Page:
I recently got asked the question: should I be taking Saw Palmetto to help prevent hair loss from my PCOS? So I thought I would share my explanation with you all here.
Saw Palmetto is a small palm tree which is native to the US and the extract is said to be high in phytosterols. There have been claims that taking a supplement can help to prevent hair loss in women who have PCOS (1).
Hair loss occurs in some women with PCOS as a side effect of having high levels of a circulating male hormone known as DHT which comes from testosterone. It is claimed that Saw Palmetto extract helps to stop this conversion happening and thus prevents high levels of DHT and hair loss.
So what do the guidelines say?
Currently, Saw Palmetto is not in any of the official guidelines for PCOS management which sets my first alarm bells ringing because if you could manage a medical problem with something natural then that would be highly encouraged and certainly included.
So next I looked at the science, perhaps the guidelines haven’t caught up?
Well, unfortunately this is not the case. There are no clinical trials showing that Saw Palmetto can reduce DHT in women with PCOS. All trials looking at this are currently in men/ rats/ healthy individuals – all of which will have different hormone levels to PCOS women and so this really isn’t relevant. Even in those other trials there doesn’t seem to be any real hard evidence at all (2).
This is pretty shocking considering the supplement is on the high street for around £15.00 / 200 capsules. So ladies, don’t waste your money.
So what can you do?
Well, firstly, if you find this is an issue for you then speak to your GP or endocrinologist who can advise you on the best medical management in order to control those hormones and thus hair loss.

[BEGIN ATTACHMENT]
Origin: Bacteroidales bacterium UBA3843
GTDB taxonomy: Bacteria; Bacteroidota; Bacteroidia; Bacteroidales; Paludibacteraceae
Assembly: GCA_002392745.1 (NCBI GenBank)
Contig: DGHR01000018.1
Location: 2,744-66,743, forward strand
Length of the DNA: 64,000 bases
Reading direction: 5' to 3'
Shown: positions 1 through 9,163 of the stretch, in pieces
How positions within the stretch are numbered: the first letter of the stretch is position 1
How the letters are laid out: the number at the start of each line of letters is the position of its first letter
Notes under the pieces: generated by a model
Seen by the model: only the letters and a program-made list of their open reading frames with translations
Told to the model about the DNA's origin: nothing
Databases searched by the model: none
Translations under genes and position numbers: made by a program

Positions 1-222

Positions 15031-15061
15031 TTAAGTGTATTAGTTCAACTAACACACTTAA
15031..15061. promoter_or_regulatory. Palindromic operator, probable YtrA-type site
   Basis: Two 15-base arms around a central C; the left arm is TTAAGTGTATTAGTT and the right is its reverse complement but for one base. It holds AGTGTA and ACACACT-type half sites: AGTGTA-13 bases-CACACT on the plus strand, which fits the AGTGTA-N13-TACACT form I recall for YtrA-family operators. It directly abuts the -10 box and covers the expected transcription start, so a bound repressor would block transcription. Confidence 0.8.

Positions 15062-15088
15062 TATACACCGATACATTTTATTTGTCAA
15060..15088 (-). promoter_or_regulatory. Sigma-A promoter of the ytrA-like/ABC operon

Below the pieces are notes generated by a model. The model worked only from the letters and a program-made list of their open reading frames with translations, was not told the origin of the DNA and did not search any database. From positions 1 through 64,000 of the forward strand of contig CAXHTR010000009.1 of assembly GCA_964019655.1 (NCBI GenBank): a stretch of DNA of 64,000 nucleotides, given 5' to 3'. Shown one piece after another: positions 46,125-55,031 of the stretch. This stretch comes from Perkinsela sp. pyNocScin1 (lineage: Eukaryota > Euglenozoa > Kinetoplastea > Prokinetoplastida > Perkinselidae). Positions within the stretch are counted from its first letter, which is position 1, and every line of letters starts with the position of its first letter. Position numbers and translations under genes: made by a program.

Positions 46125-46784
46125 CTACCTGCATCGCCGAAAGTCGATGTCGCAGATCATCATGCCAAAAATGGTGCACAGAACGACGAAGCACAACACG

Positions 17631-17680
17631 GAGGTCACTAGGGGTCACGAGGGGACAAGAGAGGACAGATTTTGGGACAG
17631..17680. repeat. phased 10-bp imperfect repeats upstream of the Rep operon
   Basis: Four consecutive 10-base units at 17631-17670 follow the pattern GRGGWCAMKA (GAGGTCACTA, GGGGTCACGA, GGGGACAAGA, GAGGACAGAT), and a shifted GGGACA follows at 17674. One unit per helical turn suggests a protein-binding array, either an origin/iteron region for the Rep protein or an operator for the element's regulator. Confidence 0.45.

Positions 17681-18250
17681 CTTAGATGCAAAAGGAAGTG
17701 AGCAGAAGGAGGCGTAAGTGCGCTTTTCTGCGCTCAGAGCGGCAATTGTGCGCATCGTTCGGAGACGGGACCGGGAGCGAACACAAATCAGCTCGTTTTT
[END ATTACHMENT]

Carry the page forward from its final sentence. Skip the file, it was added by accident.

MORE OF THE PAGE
Diet wise, you need to concentrate on reducing your insulin levels. Insulin is a hormone which controls blood sugar levels and in those with PCOS, it does not work very well. This means that your body produces more insulin in order to control your blood sugar levels.
High levels of insulin in your body will lead to more male hormones being produced and as a result, more PCOS symptoms such as the hair loss will occur.
To help reduce these insulin levels – if you are overweight, then try to reduce your body weight to within healthy guidelines as this will help your insulin work better and you won’t have to produce as much. You can also switch to a low GI diet which means your blood sugars will be kept steady and the need for lots of insulin to control sugar spikes won’t be needed.
Need more help?
If you feel that you would like more help on this topic, then please contact me and we can discuss your options for more tailored support.
Ali, I. and Dawber, R. (2006). Women’s Health Medicine, Volume 3, Issue 3, 1 May 2006, Pages 134 – 138.
- Grant, P. and Ramsamy, S. (2012). An update on plant derived anti-androgens [online] 10(2): 497-502. Accessed 12 January 2017 at https://www.ncbi.nlm.nih.gov/pmc/articles/PMC3693613/
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Kirsten Jackson is a UK registered Consultant Gastroenterology Dietitian and founder of The Food Treatment Clinic. She has undergone many qualifications to get where she is today, including a UK BSc Honours Degree in Dietetics and Post-Graduate Certificate in Advanced Dietetics. In addition to this, she has FODMAP Training from Kings College London University. Kirsten set up The Food Treatment Clinic in 2015 after first experiencing digestive problems herself. She felt that the NHS was unable to provide the support individuals needed and went on to specialise in this area before opening a bespoke IBS service. Kirsten also participates in charity work as an Expert Advisor for the IBS Network. In addition, she can be seen in publications such as Cosmopolitan and The Telegraph discussing IBS as an Official Media Spokesperson to the IBS Network.
Last updated on March 5th, 2021 at 07:22 am